Security screens are a great choice for any home, as they allow you to keep the inside windows open while still being safe from intruders, and they may offer added protection against insects and other pests. They are also much less obtrusive than security bars, which can easily make your home look like a prison. If you're thinking of having security screens installed on your home's windows but you aren't sure if they're the right choice, you may have some common misconceptions or misunderstandings about these screens; note a few of those here so you can determine the best way of keeping your home safe and secure.
They hang crooked
If you know someone who has security screens installed on their home's windows, and the screens hang crooked, squeak, or scrape the window frame when opening and closing, this often means that the screens were installed incorrectly, not that the screens themselves are of poor quality. Security screens are sometimes heavier than standard window screens, so it's more difficult to hang them while keeping them level and even. Also, if heavy screens are installed on older window frames that are not very strong, the screens could pull away from the frames and hang crooked.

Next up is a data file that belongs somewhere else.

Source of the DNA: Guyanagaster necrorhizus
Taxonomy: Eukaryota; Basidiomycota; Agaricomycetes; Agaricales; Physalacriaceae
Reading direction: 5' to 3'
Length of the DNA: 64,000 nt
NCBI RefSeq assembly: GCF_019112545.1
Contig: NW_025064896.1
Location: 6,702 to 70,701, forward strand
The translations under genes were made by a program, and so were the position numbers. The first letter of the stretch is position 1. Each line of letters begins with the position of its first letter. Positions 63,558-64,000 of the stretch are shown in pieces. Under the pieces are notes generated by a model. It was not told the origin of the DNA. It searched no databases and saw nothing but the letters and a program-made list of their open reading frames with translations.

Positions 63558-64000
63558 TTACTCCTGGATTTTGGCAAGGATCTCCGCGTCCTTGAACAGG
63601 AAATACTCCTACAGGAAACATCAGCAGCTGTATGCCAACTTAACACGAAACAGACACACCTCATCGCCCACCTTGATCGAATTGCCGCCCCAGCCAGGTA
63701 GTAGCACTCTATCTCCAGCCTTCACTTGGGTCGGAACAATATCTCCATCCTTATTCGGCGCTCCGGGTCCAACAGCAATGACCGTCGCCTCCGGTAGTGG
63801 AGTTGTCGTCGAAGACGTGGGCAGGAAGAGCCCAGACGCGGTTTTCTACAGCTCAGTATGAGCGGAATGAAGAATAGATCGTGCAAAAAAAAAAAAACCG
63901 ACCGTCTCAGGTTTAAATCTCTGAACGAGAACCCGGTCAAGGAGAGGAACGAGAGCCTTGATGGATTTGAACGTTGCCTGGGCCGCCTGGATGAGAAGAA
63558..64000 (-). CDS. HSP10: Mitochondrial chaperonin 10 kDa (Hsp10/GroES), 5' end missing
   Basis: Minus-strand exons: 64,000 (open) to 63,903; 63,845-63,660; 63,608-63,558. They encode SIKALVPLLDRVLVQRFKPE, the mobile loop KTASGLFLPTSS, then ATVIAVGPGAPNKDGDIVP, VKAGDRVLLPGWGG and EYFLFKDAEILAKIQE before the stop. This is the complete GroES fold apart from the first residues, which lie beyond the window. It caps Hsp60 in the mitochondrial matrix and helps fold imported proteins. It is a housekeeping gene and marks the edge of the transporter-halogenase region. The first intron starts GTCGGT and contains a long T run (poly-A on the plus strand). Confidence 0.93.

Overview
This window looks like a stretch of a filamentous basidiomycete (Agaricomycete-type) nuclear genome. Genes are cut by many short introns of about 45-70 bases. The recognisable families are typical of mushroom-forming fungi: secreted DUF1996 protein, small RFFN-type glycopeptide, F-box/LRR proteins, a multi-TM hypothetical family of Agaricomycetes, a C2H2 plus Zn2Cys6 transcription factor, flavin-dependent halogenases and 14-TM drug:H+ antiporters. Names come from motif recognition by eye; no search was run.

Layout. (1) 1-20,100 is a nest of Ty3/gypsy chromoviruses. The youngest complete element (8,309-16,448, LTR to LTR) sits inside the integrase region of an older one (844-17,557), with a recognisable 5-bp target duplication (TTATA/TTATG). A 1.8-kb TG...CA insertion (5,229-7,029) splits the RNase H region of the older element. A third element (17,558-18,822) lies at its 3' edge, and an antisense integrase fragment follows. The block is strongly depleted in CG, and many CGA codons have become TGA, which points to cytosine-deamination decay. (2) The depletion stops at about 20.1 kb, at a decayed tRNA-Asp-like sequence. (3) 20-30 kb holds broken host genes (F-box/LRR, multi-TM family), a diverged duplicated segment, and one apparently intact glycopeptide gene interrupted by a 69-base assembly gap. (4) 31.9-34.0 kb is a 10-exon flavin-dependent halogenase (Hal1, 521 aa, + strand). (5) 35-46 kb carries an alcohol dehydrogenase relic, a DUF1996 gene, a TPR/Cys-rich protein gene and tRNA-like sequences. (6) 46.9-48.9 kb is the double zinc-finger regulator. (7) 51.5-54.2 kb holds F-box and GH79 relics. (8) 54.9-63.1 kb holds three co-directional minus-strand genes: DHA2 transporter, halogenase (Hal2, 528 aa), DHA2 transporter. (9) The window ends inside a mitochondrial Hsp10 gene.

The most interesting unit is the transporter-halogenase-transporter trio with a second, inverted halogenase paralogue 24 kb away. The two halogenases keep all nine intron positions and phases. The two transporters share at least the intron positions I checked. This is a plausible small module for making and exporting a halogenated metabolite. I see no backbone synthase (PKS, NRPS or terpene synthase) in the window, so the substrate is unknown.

To avoid these issues, have your security screens installed by a professional. They will ensure they are installed while staying level and even, and they will also note if they need upgraded and stronger frames to keep them in place.
The mesh is very small
Many styles of security screens will have small mesh in order to keep out pests and to make it more difficult for someone to slide a cutting tool through the mesh to cut the screens. However, security screens come in a wide variety of styles; you can choose one with larger openings in the mesh if you prefer more air and light into the home when the windows are open. Talk to your installer about the best size mesh for your home if you want to allow for light and air but to also cut down on dust, insects, and other irritants getting into the home, and to prevent someone from cutting the screen.
They're a fire hazard
Security screens are usually a permanent fixture to the home, unlike standard aluminium screens that slide into place but are not bolted to the home's window. Instead, they will usually have a hinge and a deadbolt lock; that lock will easily slide open from the inside, allowing for a quick exit in case of emergency.